He announced his candidacy in mid-January, and since then, Yang has sustained double-digit leads in the mayoral polls over his closest challenger, Brooklyn borough president Eric Adams. The political blog FiveThirtyEight cites Yang’s high name recognition, a die-hard fan base who call themselves the “Yang Gang,” and fundraising prowess as reasons for his frontrunner status. The incumbent mayor, Bill de Blasio, has served the maximum of two terms and cannot run again.
With almost 70 percent of city voters registered as Democrats, it’s almost a foregone conclusion that the winner of the Democratic primary on June 22 will get the keys to Gracie Mansion after the November general election.
In our wide-ranging interview, we covered general issues affecting all New Yorkers, with an emphasis on the major topics impacting New York’s Orthodox Jewish community, including state interference in yeshivah curricula, personal safety and security, the coronavirus pandemic, and what it will take to keep Jewish families in New York at a time when many are fleeing to greener, and less expensive pastures.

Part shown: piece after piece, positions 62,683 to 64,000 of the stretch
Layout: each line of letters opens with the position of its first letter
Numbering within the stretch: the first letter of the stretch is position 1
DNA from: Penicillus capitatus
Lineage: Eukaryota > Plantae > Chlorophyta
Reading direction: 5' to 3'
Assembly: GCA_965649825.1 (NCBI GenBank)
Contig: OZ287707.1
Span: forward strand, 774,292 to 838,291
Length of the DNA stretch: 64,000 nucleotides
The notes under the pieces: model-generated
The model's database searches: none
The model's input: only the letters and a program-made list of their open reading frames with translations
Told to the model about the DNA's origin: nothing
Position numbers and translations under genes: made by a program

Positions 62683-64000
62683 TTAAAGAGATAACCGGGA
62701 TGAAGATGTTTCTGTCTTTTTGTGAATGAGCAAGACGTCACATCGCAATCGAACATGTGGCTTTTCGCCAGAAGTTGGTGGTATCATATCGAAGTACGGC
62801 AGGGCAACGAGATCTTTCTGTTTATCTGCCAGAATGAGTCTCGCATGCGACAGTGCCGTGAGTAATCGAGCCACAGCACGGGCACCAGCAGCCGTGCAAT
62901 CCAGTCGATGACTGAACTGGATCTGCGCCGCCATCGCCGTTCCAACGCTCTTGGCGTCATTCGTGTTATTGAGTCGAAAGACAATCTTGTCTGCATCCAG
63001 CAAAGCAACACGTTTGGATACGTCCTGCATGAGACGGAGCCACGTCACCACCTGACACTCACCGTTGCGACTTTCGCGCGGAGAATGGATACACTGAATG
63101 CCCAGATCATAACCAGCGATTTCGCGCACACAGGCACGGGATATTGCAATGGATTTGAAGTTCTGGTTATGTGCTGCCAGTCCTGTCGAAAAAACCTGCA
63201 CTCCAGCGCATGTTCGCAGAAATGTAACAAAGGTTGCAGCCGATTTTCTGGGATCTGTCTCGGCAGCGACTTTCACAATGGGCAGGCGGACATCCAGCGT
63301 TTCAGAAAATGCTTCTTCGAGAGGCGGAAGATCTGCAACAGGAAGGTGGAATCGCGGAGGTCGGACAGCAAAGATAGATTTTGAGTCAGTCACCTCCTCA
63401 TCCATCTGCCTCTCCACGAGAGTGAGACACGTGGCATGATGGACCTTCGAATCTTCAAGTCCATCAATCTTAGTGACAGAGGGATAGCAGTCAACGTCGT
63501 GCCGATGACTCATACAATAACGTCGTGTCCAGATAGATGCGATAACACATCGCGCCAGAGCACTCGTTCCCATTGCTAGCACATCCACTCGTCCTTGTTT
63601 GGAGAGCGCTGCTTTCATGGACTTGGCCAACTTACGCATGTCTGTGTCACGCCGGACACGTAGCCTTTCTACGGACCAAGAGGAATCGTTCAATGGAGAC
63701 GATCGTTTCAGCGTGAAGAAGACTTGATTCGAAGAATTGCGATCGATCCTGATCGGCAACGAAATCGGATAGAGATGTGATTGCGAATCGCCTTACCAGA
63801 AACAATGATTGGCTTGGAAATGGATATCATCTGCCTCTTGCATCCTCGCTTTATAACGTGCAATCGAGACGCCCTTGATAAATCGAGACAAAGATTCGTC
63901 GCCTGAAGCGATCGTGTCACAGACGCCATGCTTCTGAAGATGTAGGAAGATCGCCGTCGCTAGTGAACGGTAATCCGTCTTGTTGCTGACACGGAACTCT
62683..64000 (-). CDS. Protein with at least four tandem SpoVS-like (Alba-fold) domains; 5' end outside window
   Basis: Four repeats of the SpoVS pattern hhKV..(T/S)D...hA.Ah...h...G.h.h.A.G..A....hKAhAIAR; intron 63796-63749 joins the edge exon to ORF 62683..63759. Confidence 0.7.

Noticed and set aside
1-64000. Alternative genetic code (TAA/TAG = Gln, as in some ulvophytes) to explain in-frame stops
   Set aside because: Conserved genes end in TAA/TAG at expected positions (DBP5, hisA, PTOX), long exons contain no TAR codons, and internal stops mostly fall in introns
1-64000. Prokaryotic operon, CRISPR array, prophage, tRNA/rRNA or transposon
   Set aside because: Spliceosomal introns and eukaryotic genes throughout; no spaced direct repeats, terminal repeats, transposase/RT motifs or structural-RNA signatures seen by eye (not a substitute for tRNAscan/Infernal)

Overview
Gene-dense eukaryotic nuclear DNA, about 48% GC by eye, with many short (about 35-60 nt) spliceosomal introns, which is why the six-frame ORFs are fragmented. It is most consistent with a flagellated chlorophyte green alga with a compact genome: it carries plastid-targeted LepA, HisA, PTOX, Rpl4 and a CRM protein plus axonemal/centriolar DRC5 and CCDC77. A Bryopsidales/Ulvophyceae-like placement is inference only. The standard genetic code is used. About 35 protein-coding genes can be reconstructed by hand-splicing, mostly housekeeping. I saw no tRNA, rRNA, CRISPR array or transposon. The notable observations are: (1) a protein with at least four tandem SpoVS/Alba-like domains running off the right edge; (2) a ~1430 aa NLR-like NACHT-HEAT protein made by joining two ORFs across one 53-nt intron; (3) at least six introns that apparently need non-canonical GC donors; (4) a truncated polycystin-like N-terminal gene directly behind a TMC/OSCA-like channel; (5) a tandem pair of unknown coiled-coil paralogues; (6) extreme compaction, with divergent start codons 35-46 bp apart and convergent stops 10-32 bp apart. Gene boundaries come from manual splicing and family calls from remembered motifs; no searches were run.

What did you learn from your presidential campaign that you’ve been able to transfer to your campaign for mayor?
“I learned that many people are frustrated by business as usual where government is concerned. Many people around the country, and in New York City, have grown used to disappointment. Bureaucracies have not been performing as well as we’d like, and then when you go to them with a complaint or issue, you often run into a wall of red tape, and there’s very little personal accountability, or responsibility, or even responsiveness. That’s definitely true here in New York City. One of my main goals is to get our bureaucracy to seem more human and responsive to our needs and concerns. But that’s true around the country as well.”